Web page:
Good to know! Crocodiles are only interested in territory, feeding and mating. There’s no happy, no sad; just pissed off, hungry or horny! Any similarity to man is coincidental, and if you know a man like this, unfortunate!

 

Have you ever met any pre-civilised creatures who fight over territory, mates or tucker? Be careful who you smile at!

 

Being Disliked and Not Needing Praise: The Benefits

How do you feel about being disliked?

If you answered, ‘I couldn’t give a stuff!’ it’s likely you’re being defensive. Let’s be truthful; we’re social animals and we’d all rather be liked.

But there are benefits to not minding, and maybe you’ve worked that out already.

When we’re children and we want to please our parents. As school kids, we want to please other kids: the cool kids, the smart kids or the sporty kids. We want to fit in.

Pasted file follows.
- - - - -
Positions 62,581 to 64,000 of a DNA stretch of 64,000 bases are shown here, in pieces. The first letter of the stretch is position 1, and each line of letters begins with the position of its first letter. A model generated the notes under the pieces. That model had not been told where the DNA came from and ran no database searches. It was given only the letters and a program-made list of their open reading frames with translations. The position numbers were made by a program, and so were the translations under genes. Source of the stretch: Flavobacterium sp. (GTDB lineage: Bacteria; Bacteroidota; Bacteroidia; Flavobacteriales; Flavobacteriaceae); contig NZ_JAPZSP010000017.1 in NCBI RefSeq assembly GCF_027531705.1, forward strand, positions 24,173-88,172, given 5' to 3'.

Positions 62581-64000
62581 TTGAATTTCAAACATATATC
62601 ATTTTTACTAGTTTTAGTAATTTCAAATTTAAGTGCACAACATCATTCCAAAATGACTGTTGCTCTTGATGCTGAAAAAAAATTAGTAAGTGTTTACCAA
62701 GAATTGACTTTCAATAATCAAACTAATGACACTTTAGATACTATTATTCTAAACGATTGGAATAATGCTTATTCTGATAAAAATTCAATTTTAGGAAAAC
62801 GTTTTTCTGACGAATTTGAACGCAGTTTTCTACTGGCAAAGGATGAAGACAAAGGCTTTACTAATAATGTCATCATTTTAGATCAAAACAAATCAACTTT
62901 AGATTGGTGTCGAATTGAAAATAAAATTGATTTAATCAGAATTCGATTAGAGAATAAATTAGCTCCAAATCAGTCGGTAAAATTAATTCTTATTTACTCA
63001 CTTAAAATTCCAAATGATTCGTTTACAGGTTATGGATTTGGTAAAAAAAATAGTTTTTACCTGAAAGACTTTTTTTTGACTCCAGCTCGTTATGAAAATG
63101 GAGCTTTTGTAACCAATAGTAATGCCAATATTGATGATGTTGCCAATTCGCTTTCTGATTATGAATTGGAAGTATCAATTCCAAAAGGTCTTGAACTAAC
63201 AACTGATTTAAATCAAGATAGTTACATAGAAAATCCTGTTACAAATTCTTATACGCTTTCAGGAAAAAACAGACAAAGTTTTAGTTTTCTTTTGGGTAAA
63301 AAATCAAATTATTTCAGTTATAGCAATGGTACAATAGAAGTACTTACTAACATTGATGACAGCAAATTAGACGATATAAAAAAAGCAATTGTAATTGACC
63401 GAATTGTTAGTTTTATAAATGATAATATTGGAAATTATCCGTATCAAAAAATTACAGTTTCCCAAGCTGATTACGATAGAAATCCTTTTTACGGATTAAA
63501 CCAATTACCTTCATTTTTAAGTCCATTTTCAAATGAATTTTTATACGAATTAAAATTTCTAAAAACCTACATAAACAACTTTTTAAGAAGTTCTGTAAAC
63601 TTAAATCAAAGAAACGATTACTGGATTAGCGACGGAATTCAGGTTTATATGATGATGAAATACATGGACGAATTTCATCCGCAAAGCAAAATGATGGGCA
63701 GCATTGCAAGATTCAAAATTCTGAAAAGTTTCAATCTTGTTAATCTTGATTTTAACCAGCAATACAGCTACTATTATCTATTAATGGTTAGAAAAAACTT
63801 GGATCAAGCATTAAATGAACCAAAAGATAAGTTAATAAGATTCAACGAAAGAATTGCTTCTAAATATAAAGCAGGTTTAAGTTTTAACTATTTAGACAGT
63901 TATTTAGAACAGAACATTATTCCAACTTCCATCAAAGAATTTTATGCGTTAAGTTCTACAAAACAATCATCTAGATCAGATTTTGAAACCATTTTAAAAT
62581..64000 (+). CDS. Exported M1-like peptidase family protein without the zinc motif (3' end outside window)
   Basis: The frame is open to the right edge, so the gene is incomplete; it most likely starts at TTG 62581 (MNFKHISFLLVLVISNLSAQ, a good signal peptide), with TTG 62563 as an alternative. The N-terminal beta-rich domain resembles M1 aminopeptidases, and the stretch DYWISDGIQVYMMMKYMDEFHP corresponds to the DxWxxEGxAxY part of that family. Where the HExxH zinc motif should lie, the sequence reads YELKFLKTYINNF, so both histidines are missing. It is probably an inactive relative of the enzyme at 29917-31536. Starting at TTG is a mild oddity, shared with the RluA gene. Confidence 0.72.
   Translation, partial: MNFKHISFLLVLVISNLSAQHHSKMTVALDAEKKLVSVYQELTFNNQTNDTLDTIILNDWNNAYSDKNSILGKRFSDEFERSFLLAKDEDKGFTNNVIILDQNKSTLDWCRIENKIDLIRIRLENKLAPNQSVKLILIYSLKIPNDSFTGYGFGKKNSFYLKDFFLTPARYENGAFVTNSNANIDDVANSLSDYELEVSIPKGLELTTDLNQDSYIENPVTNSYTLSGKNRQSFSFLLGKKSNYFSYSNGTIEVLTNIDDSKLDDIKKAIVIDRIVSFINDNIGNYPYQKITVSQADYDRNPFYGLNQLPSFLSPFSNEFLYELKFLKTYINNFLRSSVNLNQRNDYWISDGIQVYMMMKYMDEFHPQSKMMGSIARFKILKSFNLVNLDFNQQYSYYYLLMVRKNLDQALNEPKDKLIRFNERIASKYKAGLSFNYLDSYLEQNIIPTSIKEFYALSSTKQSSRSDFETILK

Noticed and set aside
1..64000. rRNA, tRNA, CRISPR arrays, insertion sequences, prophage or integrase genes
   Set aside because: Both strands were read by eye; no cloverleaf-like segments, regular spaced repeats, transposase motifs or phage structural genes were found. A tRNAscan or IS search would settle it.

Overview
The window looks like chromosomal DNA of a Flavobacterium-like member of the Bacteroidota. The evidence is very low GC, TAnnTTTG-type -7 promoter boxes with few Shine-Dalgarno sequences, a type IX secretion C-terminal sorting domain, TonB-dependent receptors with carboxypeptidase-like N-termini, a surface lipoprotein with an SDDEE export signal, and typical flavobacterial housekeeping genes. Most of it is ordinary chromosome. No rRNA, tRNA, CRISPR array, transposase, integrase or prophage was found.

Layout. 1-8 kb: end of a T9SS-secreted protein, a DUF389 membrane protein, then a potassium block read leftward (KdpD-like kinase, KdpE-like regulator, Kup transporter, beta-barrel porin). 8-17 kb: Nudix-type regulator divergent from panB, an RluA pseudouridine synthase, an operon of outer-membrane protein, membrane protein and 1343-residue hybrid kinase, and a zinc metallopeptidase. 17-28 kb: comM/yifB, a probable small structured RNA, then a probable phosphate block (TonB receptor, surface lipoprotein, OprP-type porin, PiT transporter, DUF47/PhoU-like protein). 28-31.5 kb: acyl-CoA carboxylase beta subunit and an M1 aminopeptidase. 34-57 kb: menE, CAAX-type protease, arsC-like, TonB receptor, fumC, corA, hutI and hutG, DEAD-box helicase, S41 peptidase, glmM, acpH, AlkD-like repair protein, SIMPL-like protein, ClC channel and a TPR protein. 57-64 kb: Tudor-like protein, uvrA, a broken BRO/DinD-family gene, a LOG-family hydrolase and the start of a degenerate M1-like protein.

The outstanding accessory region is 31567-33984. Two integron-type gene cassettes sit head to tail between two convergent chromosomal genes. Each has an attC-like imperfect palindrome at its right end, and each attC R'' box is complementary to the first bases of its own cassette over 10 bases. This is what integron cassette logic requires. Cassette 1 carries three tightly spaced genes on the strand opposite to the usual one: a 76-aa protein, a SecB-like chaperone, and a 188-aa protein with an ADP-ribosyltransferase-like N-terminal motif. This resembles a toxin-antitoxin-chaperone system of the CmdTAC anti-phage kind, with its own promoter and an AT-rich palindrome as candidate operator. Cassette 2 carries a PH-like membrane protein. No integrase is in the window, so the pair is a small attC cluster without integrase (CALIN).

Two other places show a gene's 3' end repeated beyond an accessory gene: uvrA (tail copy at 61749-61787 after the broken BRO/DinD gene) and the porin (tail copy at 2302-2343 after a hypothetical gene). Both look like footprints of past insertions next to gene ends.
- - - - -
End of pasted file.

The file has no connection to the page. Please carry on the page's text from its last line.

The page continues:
Many adults still strive to please; the daughter who studies accounting instead of art, the husband who chooses the secure job instead of the one that excites him, the friend who keeps quiet instead of declaring a different opinion, do so in order to please others.

They fear causing an argument. They fear rejection. They fear being disliked.

They strive for acceptance and recognition and end up living a life according to someone else’s idea of how they should live.

We have no control over what someone else thinks of us. Others don’t have control over what we think of them.

We can’t make people appreciate us or agree with us. So, isn’t it better to be honest? Isn’t it better to choose the life that we believe will make us most happy? And, isn’t being honest a better way to form true, solid relationships with people who like us for who we truly are?

If we can accept ourselves as we are and recognise our own ability and limitations, if we’re not always seeking recognition and praise, we will be able to live life in accordance with our own values.

I’m one of those people who likes to please. It disturbs me if someone is upset with me or dislikes me. I suffer if I feel misunderstood and I will keep quiet rather than argue. I like to be praised and recognized for my achievements and will adjust my behaviour in order to get it.